Archive for the ‘art’ Category

With the press and media so preoccupied with snow stories, and whether Gordon Brown will be ousted from No 10 ahead of a general election, the small stories struggle for space.

But today there is a small story which really matters:    The Festival of British Youth Orchestras which has taken place in Edinburgh and Glasgow for the last 30 summers does not have funding to continue.     Every August, some 2000 musicians from across the UK flock to Scotland with their groups to perform grown-up concerts in front of critical audiences.      Many professional musicians started here, perhaps playing their first concerto.

It will be a very very sad day for schools music if this is allowed to go under.    Surely we need to nurture our young talent, not limit opportunities?      It is a paradox when funders are falling over themselves to support the several el sistema initiatives which are being run in the UK, including the wonderful Big Noise in Stirling, that our Youth Orchestras are being left high and dry.

Perth Youth Orchestra has performed every year since the festival started, and the Glasgow and Edinburgh concerts are a big highlight of the year for our local young musicians.      There will be a big hole and a lot of disappointment this summer.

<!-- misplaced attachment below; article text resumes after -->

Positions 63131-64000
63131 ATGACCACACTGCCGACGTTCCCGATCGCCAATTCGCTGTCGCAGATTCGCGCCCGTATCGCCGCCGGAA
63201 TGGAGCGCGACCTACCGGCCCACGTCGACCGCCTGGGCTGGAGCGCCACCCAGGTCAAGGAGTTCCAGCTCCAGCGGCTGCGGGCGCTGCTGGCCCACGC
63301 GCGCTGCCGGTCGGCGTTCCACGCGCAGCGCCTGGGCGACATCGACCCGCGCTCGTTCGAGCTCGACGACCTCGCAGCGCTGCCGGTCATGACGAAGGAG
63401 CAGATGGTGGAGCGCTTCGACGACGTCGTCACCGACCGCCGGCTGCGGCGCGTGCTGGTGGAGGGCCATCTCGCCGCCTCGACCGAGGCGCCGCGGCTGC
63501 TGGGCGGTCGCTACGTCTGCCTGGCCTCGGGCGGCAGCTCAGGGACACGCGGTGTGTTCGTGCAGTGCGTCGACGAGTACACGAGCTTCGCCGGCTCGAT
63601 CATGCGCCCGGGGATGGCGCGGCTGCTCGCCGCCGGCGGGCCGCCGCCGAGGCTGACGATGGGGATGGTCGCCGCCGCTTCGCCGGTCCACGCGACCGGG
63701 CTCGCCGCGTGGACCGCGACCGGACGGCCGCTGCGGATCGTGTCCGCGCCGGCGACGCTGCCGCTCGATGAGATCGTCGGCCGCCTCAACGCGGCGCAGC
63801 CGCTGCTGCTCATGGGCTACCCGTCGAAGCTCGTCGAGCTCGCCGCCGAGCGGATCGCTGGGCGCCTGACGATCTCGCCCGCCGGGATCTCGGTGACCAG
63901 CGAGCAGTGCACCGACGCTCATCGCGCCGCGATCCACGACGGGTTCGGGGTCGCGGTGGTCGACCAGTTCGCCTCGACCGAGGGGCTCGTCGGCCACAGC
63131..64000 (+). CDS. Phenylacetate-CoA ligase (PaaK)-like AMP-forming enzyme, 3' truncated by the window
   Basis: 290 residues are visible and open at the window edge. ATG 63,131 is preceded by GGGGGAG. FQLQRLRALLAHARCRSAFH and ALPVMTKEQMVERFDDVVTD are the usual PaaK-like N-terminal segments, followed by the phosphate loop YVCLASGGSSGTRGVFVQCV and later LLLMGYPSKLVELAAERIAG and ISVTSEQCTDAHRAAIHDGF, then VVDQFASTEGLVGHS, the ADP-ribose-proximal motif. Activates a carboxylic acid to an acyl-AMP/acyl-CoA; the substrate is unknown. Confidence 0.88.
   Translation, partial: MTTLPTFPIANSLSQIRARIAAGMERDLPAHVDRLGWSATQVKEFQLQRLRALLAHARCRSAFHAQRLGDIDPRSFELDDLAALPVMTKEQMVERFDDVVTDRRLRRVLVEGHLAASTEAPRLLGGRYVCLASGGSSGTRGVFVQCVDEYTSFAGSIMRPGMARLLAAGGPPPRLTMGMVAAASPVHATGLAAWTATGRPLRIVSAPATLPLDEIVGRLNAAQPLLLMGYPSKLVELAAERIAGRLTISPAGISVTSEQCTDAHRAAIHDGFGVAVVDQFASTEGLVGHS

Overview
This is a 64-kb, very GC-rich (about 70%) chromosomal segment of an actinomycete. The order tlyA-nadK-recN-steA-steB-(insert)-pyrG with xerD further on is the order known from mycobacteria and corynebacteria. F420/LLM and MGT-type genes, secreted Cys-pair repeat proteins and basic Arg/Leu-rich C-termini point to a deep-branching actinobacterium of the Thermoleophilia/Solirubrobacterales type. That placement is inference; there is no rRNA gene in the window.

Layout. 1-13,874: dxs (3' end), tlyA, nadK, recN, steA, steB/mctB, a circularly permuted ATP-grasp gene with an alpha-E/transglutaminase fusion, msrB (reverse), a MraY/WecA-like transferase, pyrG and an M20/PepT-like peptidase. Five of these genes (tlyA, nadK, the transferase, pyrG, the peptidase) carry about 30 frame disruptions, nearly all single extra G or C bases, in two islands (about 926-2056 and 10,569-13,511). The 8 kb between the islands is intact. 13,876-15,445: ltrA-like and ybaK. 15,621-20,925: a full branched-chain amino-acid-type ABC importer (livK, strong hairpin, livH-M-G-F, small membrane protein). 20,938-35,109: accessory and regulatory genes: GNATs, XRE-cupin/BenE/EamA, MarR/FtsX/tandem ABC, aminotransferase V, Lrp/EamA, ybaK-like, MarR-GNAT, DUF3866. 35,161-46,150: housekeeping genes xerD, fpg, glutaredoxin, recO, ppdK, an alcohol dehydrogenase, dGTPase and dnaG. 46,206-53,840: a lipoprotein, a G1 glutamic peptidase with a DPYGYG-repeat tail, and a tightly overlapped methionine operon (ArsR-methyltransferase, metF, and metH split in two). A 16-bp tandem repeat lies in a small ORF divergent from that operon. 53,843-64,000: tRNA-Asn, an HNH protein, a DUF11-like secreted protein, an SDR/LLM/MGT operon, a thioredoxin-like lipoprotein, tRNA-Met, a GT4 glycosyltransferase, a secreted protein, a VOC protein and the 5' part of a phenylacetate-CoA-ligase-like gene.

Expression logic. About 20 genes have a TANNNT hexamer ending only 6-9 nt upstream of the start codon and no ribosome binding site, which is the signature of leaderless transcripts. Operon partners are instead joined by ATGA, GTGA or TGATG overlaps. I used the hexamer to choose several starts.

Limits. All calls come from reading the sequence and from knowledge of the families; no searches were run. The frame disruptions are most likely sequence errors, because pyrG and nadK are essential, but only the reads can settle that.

Perth Youth Orchestra

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It has been a rich year in the arts in Scotland, although the  exceptional has remained elusive.

23 plays seen.    In Perth, the year kicked off with an excellent adaptation of Tam O Shanter, and took in the tour of Be Near Me.    With a good cast, Silver Darlings promised much but never quite produced a sum of its parts, which was a disappointment.       In Glasgow, at the Citizens, we enjoyed Ghosts, and a pre-Edinburgh festival production of a Rona Munro’s new play The Last Witch.   At the Tron, we liked That Face, and White Tea.    In Edinburgh, Gregory Burke’s latest play Hoors was not a patch on Black Watch, or Gagarin Way, but we liked The Dark Things a lot.     National Theatre of Scotland’s big autumn production of House of Bernara Alba was interesting, but just did not quite work.   For consistently good theatre in Scotland, Dundee Rep is punching way above its weight exemplified by a really excellent Who’s Afraid of Virginia Woolf ? which gets my best of the year vote.     There was also a very good production of The Elephant Man, directed by Jemima Levick  – the incoming assistant director, who also directed a touring production of Baby Baby (seen at Macrobert), which was enjoyable, but had rather weak material.   Dundee also put on a really special version of  A Christmas Carol.   Nationally, we enjoyed Ken Stott in a View from the Bridge when it came to Glasgow, Theatre de Complicite’s Shun Kin at the Barbican in London, and Inherit the Wind at the Old Vic.       We missed Sub Rosa, at the Citizens which was a pity.   

9 Operas.    RSAMD opera school continued to entertain with The Love of Three Oranges and the Tales of Hoffman.   Scottish Opera produced another set of five fifteen minute operas at Oran Mor, and will have a third set in May 2010.    Main house, Scottish Opera has had a good season with solid productions of Cosi, Manon, the Elixir of Love, and the Italian Girl in Algiers.    Concert performances of operas don’t do it for me usually, but there was a one performance only of I Puritani at Glasgow City Hall, which was outstanding.    We enjoyed the new opera Letters of a Love Betrayed which had one performance at The Traverse.